Annual report pursuant to Section 13 and 15(d)

Fair Value of Financial Instruments

Fair Value of Financial Instruments
12 Months Ended
Dec. 31, 2020
Fair Value Disclosures [Abstract]  
Fair Value of Financial Instruments FAIR VALUE OF FINANCIAL INSTRUMENTS
The carrying amounts of certain financial instruments we have including cash, accounts receivable, accounts payable and certain accrued expenses and other assets and liabilities approximate fair value due to the short-term nature of these instruments. Our financial liabilities measured at fair value on a recurring basis were as follows at December 31, 2020 and 2019:
Balance Sheet Caption
Fair Value at December 31, 2020
(in thousands) Level 1 Level 2 Level 3 Total
Interest rate swap contract Other long-term liabilities $ —  $ 665  $ —  $ 665 
Total Liabilities $ —  $ 665  $ —  $ 665 

Balance Sheet Caption
Fair Value at December 31, 2019
(in thousands) Level 1 Level 2 Level 3 Total
Interest rate swap contract Other long-term liabilities $ —  $ 206  $ —  $ 206 
Contingent consideration Accrued expenses and other current liabilities —  —  1,568  1,568 
Total Liabilities $ —  $ 206  $ 1,568  $ 1,774 

There have been no transfers between Level 1 and Level 2 and no transfers to or from Level 3 of the fair value hierarchy.

Derivative Instrument and Hedging Activity

On July 11, 2019, we entered into an interest rate swap contract to manage our risk associated with the interest rate fluctuations on the Company's floating rate Real Estate Note. The counterparty to this instrument is a reputable financial institution. The interest rate swap contract is entered into for periods consistent with the related underlying exposure and does not constitute a position independent of this exposure. Our interest rate swap contract was designated as a cash flow hedge at the inception date, and is reflected at its fair value in our consolidated balance sheet.
The fair value of our interest rate swap liability is determined based on the present value of expected future cash flows. Since our interest rate swap value is based on the LIBOR forward curve and credit default swap rates, which are observable at commonly quoted intervals for the full term of the swap, it is considered a Level 2 measurement.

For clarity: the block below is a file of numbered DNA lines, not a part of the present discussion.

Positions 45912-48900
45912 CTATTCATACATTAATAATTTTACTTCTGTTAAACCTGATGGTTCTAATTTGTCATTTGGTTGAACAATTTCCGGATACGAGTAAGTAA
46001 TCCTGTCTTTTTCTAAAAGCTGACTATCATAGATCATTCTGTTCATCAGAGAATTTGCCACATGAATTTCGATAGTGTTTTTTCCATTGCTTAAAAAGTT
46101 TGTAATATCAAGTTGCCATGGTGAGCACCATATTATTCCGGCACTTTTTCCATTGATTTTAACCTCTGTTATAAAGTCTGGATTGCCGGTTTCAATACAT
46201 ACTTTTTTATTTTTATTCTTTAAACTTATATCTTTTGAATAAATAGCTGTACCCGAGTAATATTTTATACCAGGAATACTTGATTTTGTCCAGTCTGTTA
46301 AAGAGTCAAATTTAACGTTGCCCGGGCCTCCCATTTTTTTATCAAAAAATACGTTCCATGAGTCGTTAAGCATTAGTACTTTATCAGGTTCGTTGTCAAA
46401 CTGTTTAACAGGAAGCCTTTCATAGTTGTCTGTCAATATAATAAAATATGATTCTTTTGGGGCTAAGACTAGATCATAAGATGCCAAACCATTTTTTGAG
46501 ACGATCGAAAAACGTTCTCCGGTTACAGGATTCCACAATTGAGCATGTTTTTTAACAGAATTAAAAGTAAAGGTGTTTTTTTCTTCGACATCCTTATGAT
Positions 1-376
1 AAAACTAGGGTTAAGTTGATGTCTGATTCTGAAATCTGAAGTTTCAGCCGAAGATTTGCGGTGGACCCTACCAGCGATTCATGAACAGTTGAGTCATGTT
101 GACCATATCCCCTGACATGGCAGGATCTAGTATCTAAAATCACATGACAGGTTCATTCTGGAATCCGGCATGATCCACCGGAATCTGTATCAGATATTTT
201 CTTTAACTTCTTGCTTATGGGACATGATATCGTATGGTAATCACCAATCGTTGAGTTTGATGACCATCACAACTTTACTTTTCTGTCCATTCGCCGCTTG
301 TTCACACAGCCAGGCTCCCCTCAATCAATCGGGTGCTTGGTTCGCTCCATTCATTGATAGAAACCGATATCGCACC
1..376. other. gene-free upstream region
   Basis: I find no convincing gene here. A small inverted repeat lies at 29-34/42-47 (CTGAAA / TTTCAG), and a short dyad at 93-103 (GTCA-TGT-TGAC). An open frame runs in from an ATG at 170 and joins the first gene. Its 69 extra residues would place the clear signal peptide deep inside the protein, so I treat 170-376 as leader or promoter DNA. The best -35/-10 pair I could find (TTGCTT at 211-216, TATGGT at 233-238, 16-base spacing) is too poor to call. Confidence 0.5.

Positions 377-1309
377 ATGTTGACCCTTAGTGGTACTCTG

Details of the outstanding swap contract as of December 31, 2020, which is a pay fixed and receive floating contract, is as follows:
Swap Maturity Notional Value
(in thousands)
Pay Fixed Rate Receive Floating Rate Floating Rate
Reset Terms
October 1, 2025 $ 8,125  2.0775  % One-Month LIBOR Monthly

We performed an initial qualitative assessment of hedge effectiveness using the hypothetical derivative method in the period in which the hedging transaction was entered, as the critical terms of the hypothetical derivative and the hedging instrument were the same. On a quarterly basis, we perform a qualitative analysis for quarterly prospective and retrospective assessments of hedge effectiveness. The unrealized loss on the derivative instrument is included within "Other comprehensive income (loss)" in our consolidated statement of operations and comprehensive loss for the years ended December 31, 2020 and 2019. There was no measure of hedge ineffectiveness and no reclassifications from other comprehensive loss into interest expense for the years ended December 31, 2020 and 2019.

Contingent Consideration

Each period we revalue our contingent consideration obligations associated with business acquisitions to their fair value. The estimate of the fair value of contingent consideration is determined by applying a risk-neutral framework using a Monte Carlo Simulation, which includes inputs not observable in the market, such as the risk-free rate, risk-adjusted discount rate, the volatility of the underlying financial metrics and projected financial forecast of the acquired business over the earn-out period, and therefore represents a Level 3 measurement. Significant increases or decreases in these inputs could result in a significantly lower (higher) fair value measurement of the contingent consideration liability. During the year ended December 31, 2020, we recognized a gain from the fair value adjustment of contingent consideration of approximately $0.7 million. The fair value adjustment was largely attributed to changes in forecasted revenues and gross profits for our European operating segment over
the remainder of 2020 driven primarily by the impacts of the COVID-19 pandemic. Changes in the fair value of our contingent consideration from business combinations are included within "Other income, net" in our consolidated statements of operations and comprehensive loss. As of December 31, 2020, we did not have any contingent consideration obligations outstanding.

A reconciliation of our liabilities that are measured and recorded at fair value on a recurring basis using significant unobservable inputs (Level 3) for the years ended December 31, 2020 and 2019 is as follows:
(in thousands) Conscious Wholesale Contingent Consideration Convertible Notes
Balance at December 31, 2018 $ —  $ 40,200 
Convertible notes issued in January 2019 —  8,050 
Contingent consideration issued in September 2019 1,609  — 
Total (gains) losses in fair value included in results of operations (41) 12,063 
Conversion of convertible debt to Class A common stock —  (60,313)
Balance at December 31, 2019 1,568  — 
Foreign currency translation adjustments (14) — 
Payment for contingent consideration (835) — 
Total gains in fair value included in results of operations (719) — 
Balance at December 31, 2020 $ —  $ —